Solution Below is shown a continuous cooling transformation diagram for a 1.13 wt% C iron-carbon alloy, with continuous cooling paths that will produce (a) fine pearlite and proeutectoid cementite; (b) martensite; (c) martensite and proeutectoid cementite; (d) coarse pearlite and proeutectoid cementite; and (e) martensite, fine pearlite, and proeutectoid cementite. Excerpts from this work may be reproduced by instructors for distribution on a not-for-profit basis for testing or instructional purposes only to students enrolled in courses for which the textbook has been adopted.

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10.25

Cite two important differences between continuous cooling transformation diagrams for plain carbon and alloy steels.

Solution Two important differences between continuous cooling transformation diagrams for plain carbon and alloy steels are: (1) for an alloy steel, a bainite nose will be present, which nose will be absent for plain carbon alloys; and (2) the pearlite-proeutectoid noses for plain carbon steel alloys are positioned at shorter times than for the alloy steels. Excerpts from this work may be reproduced by instructors for distribution on a not-for-profit basis for testing or instructional purposes only to students enrolled in courses for which the textbook has been adopted.

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10.26

Briefly explain why there is no bainite transformation region on the continuous cooling transformation diagram for an iron–carbon alloy of eutectoid composition.

Solution There is no bainite transformation region on the continuous cooling transformation diagram for an iron carbon alloy of eutectoid composition (Figure 10.25) because by the time a cooling curve has passed into the bainite region, the entirety of the alloy specimen will have transformed to pearlite. Excerpts from this work may be reproduced by instructors for distribution on a not-for-profit basis for testing or instructional purposes only to students enrolled in courses for which the textbook has been adopted.

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10.27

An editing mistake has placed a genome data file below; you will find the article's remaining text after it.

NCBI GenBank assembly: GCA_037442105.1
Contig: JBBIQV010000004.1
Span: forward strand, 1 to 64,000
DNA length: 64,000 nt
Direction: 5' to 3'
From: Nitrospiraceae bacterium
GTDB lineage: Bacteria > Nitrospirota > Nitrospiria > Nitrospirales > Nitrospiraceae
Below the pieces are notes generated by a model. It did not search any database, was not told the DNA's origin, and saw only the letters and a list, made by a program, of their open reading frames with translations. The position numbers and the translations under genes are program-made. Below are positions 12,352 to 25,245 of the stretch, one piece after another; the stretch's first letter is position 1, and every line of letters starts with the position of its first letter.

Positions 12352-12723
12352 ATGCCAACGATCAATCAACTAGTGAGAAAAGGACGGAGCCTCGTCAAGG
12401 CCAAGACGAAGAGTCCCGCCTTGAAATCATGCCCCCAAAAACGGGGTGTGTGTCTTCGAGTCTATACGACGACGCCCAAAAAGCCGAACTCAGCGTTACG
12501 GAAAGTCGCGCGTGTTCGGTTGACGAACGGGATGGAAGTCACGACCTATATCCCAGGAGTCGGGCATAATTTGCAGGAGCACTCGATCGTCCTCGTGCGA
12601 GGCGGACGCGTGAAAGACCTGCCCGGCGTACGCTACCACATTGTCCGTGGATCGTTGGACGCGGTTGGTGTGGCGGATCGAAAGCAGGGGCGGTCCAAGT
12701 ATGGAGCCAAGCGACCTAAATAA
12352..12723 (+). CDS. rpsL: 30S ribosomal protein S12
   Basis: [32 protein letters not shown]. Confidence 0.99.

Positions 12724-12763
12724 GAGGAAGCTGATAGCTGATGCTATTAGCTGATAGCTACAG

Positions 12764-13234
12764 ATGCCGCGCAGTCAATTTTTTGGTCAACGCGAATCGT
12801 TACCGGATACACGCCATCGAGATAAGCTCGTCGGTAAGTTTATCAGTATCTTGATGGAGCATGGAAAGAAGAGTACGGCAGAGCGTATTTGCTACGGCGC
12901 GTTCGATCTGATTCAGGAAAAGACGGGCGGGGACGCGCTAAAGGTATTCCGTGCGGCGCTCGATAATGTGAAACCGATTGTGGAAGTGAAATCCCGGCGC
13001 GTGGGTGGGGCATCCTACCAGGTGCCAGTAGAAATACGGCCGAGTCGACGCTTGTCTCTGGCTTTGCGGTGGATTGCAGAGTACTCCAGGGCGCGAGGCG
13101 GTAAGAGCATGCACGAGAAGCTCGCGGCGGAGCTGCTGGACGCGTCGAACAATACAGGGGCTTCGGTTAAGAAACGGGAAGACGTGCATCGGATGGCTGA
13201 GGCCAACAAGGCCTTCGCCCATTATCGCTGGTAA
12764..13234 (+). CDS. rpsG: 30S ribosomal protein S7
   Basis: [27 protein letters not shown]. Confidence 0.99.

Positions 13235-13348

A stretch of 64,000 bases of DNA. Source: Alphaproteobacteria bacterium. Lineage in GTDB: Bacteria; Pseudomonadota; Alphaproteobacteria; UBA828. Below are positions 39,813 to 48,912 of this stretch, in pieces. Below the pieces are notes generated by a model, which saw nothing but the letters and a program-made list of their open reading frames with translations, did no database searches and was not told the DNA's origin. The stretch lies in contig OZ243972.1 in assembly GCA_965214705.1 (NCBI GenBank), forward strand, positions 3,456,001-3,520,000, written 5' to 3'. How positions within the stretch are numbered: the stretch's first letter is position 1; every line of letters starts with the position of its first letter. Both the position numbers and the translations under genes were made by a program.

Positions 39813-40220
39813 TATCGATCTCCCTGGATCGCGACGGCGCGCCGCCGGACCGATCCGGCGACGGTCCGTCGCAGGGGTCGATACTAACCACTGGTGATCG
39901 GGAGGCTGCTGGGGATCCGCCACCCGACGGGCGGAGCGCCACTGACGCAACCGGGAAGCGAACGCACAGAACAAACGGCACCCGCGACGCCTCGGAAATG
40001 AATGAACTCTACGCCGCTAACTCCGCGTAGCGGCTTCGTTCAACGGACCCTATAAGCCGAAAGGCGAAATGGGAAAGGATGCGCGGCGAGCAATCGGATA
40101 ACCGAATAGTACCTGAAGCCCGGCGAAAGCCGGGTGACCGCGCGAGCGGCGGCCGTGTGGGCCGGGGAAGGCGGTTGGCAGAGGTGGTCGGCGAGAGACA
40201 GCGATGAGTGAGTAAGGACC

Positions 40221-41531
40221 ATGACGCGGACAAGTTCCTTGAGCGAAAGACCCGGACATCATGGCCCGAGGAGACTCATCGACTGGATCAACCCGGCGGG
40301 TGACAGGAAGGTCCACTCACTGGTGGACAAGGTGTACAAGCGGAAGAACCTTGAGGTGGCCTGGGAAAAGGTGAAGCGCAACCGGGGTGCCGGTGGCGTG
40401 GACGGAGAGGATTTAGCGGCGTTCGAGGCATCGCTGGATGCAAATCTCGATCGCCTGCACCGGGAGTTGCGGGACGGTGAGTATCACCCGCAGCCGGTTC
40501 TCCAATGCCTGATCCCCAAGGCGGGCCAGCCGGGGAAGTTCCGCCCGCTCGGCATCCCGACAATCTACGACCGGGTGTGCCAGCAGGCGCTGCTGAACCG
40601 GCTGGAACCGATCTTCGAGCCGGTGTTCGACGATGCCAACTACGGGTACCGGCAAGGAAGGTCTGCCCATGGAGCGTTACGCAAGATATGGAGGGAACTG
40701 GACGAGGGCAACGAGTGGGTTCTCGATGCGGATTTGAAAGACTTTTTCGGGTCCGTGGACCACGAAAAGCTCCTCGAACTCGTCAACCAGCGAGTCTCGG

Name the microstructural products of 4340 alloy steel specimens that are first completely transformed to austenite, then cooled to room temperature at the following rates: (a) 10°C/s, (b) 1°C/s, (c) 0.1°C/s, and (d) 0.01°C/s.

Solution This problem asks for the microstructural products that form when specimens of a 4340 steel are continuously cooled to room temperature at several rates. Figure 10.28 is used for these determinations. (a) At a cooling rate of 10  C/s, only martensite forms. (b) At a cooling rate of 1  C/s, both martensite and bainite form. (c) At a cooling rate of 0.1

 C/s, martensite, proeutectoid ferrite, and bainite form. (d) At a cooling rate of 0.01

 C/s, martensite, proeutectoid ferrite, pearlite, and bainite form. Excerpts from this work may be reproduced by instructors for distribution on a not-for-profit basis for testing or instructional purposes only to students enrolled in courses for which the textbook has been adopted.

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10.28

Briefly describe the simplest continuous cooling heat treatment procedure that would be used in converting a 4340 steel from one microstructure to another. (a) (Martensite + bainite) to (ferrite + pearlite) (b) (Martensite + bainite) to spheroidite (c) (Martensite + bainite) to (martensite + bainite + ferrite)

Solution This problem asks that we briefly describe the simplest continuous cooling heat treatment procedure that would be used in converting a 4340 steel from one microstructure to another. Solutions to this problem require the use of Figure 10.28. (a) In order to convert from (martensite + bainite) to (ferrite + pearlite) it is necessary to heat above about 720  C, allow complete austenitization, then cool to room temperature at a rate slower than 0.006